Kurdish officials “misappropriated” more than 1 million barrels of oil from northern Iraq and exported them through a Turkish pipeline, according to a complaint filed yesterday in Houston federal court. U.S. Magistrate Judge Nancy Johnson in Galveston authorized U.S. marshals to seize the cargo and have it moved ashore for safekeeping until the dispute is resolved.
The problem, the judge said at an emergency hearing today, is that the vessel is outside U.S. territorial waters. She said if the ship crosses that boundary, her order must be enforced. But until that happens, it’s out of her hands.
“Seems to me this is not a matter for U.S. courts to tell the government of Iraq who owns what,” Johnson said. “This just seems way outside our jurisdiction.”
The U.S. officially recognizes Kurdistan as part of Iraq, although the Kurdish people have jockeyed with the Baghdad-based national government for autonomy for more than a decade. Oil revenues from the northern oil fields could fuel Kurdistan’s fight for independence.
“Either they’ll bring the oil into port, where we’ll take possession of it, or they’ll sail off somewhere else,” Phillip Dye Jr., a Houston-based attorney for the Iraqi Oil Ministry, said in a telephone interview today. His clients don’t know who bought the cargo, and he said he had no reports that any oil has been removed from the tanker yet. In a separate court filing, AET Inc., a lightering services firm, identified Talmay Trading Inc. as the company that hired it to transfer the crude.
The Iraqi government warned Kurdish officials to stop the illegal exporting through Turkey, which began in December, according to the complaint. The crude shipment left Ceyhan, Turkey, on June 23, and has “changed destinations multiple times” while at sea, according to the filing. The ship is anchored about 60 miles southeast of Galveston, according to data compiled by Bloomberg, outside U.S. territorial waters.
If a U.S. refinery accepts shipment of the crude, it will send a signal to the rest of the world that it is acceptable to do business with the Kurdish government, said Carl Larry, president of Oil Outlooks & Opinions LLC.
“It opens the door to some kind of breakup in that region where you could have a separate Kurdistan and Iraq,” Larry said in a telephone interview. “It’s definitely going to create that separation, and more people are going to recognize that and respect it.”
Bernadette Meehan, a spokeswoman for the National Security Council, said in an e-mail that “U.S. policy on this issue has been clear and consistent. Iraq’s energy resources belong to all of the Iraqi people.”
The Iraqi Oil Ministry asked U.S. marshals to oversee lightering operations to remove crude from the tanker and store it onshore at Iraq’s expense. The proposed arrest warrant filed with the complaint didn’t ask to seize the United Kalavrvta, the Marshall Islands-flagged tanker, which is too large to enter the Houston Ship Channel and offload cargo directly.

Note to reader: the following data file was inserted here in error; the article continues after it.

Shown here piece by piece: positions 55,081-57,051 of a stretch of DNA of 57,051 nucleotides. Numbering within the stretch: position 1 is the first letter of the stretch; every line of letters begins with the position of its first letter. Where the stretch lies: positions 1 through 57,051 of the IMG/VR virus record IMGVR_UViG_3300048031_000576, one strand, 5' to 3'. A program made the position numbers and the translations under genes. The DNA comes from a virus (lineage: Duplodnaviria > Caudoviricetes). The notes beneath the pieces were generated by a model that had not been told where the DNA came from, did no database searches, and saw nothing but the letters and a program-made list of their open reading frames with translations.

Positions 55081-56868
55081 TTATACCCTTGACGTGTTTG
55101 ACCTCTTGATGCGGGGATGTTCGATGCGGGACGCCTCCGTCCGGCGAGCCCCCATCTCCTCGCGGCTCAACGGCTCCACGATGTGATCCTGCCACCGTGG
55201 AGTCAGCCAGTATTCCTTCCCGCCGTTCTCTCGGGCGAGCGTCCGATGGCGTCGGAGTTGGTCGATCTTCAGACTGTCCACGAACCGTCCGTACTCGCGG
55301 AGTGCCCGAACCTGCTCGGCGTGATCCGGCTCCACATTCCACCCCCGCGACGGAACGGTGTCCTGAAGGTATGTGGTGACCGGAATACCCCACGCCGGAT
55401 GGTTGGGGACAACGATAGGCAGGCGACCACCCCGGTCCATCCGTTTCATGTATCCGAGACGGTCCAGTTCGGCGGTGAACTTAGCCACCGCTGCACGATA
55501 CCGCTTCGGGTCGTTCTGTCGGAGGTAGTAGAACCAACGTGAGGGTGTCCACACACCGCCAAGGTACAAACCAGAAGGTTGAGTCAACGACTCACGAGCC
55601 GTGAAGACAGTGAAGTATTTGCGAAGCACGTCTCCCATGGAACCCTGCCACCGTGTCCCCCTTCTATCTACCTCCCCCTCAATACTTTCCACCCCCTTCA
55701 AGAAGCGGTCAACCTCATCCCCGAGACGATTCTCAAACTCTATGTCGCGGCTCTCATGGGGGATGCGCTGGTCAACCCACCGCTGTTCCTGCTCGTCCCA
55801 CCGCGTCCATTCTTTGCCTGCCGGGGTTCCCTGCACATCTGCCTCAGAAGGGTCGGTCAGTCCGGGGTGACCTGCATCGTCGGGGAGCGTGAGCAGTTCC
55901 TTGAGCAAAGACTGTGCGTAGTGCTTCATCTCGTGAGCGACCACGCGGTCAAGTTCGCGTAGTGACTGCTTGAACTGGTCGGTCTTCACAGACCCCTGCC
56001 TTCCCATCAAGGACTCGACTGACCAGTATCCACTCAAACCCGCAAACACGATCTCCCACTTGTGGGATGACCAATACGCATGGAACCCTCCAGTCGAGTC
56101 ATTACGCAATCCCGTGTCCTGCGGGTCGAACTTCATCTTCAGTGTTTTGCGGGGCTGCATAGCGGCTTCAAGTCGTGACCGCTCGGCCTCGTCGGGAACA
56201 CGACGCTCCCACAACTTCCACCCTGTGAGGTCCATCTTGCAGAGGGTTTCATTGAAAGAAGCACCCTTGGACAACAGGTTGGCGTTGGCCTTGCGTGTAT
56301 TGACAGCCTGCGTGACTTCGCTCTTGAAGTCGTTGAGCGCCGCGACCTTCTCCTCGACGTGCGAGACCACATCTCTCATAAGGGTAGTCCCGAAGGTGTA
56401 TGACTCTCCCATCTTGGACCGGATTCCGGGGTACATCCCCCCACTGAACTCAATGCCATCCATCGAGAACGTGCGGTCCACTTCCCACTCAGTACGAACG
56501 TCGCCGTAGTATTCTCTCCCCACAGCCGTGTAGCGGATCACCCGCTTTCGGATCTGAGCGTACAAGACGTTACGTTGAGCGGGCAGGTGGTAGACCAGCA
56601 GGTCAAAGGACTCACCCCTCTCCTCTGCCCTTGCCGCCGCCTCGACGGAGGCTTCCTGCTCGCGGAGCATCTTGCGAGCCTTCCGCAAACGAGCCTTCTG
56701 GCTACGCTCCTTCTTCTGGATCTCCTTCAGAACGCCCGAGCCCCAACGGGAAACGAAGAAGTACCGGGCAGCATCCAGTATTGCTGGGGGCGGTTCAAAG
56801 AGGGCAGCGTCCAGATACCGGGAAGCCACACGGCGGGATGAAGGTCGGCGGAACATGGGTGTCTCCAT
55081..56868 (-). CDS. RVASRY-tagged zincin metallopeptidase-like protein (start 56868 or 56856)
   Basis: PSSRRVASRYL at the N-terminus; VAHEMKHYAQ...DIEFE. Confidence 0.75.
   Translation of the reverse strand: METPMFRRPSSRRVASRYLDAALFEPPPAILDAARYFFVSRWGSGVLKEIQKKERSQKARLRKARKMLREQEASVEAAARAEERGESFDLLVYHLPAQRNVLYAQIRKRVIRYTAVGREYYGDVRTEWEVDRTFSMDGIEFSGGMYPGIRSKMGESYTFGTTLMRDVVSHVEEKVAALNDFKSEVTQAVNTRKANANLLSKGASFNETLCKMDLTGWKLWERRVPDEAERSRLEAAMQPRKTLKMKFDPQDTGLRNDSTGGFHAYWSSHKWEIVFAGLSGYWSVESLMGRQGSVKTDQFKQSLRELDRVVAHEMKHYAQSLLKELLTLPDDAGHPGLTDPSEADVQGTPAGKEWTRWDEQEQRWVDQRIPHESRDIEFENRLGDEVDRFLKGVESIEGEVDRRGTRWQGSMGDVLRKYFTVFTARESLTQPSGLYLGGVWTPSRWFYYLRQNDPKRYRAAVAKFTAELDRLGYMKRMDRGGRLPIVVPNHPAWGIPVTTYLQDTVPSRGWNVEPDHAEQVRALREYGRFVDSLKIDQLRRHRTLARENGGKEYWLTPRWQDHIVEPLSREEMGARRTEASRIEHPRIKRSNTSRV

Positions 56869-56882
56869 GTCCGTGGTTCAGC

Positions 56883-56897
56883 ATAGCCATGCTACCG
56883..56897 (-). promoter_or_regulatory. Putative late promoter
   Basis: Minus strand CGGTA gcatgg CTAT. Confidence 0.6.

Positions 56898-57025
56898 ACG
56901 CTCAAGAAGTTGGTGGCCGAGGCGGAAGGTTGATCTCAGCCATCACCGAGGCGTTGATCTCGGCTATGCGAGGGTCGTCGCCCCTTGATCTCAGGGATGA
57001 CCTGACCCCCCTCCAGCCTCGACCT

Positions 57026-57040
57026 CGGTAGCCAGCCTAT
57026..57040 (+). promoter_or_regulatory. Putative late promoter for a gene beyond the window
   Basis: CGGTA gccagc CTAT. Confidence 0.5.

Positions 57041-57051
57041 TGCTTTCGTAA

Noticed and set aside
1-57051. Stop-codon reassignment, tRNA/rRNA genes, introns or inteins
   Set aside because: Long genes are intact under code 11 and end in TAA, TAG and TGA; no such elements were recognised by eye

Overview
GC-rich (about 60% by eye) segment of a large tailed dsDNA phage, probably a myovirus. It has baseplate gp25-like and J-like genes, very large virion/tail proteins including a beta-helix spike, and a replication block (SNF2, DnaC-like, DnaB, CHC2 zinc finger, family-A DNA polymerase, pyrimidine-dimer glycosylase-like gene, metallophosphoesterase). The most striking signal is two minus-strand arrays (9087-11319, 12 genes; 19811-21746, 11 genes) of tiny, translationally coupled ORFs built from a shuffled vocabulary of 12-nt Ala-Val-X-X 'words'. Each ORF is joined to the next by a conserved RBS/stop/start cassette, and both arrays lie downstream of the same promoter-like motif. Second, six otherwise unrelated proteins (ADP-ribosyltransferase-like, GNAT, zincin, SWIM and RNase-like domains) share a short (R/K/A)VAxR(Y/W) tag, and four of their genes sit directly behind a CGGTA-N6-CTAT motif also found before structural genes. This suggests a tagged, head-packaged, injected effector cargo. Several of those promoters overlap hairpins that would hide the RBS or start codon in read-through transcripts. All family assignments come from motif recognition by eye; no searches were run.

The tanker was cleared by the U.S. Coast Guard to proceed with offloading, the agency said.
AET, a Kuala Lumpur-based company, and Dallas-based AET Offshore Services Inc. yesterday filed a request in Houston federal court for a declaratory judgment on its rights in the matter.
AET said it entered into a lightering contract — transferring cargo between ships — with Talmay Trading, a British Virgin Islands-based company. AET said it has yet to receive instructions for the transfer of the crude oil aboard the United Kalavrvta. While the ship was underway, AET said it had been contacted by lawyers for Iraq claiming the oil was its property. A spokesperson for Talmay couldn’t be immediately reached for comment.
“As the Republic of Iraq has put AET on notice of its claim to title and/or possession of the crude at issue, AET requests that this court determine the validity of that claim,” AET said in the filing.
At today’s hearing, AET lawyer Andy Durham told the judge the company is “between a rock and a hard place.”
“We are not permitted to take possession of the cargo which, according to the Republic of Iraq, is stolen property,” he said. Harold Watson, a lawyer for the Kurds who shipped the oil, declined to comment.
Oil producers are actively pursuing resources in coordination with the Kurdistan Regional Government, which estimates the northern territory holds 45 billion barrels of oil reserves. The Kurdish government expanded its control over the country’s resources in early June, when Kurdish Peshmerga armed forces took control of northern Iraq’s key oil hub, Kirkuk, after militants routed the Baghdad government’s army.
The primary case is Ministry of Oil of the Republic of Iraq v. 1,032,212 Barrels of Crude Oil Aboard the United Kalavrvta and the Ministry of Natural Resources of the Kurdistan Regional Governate of Iraq, 3:14-249, U.S. District Court, Southern District of Texas (Galveston).
(An earlier version of the story was corrected because the estimated oil reserves were listed as trillion instead of billion.)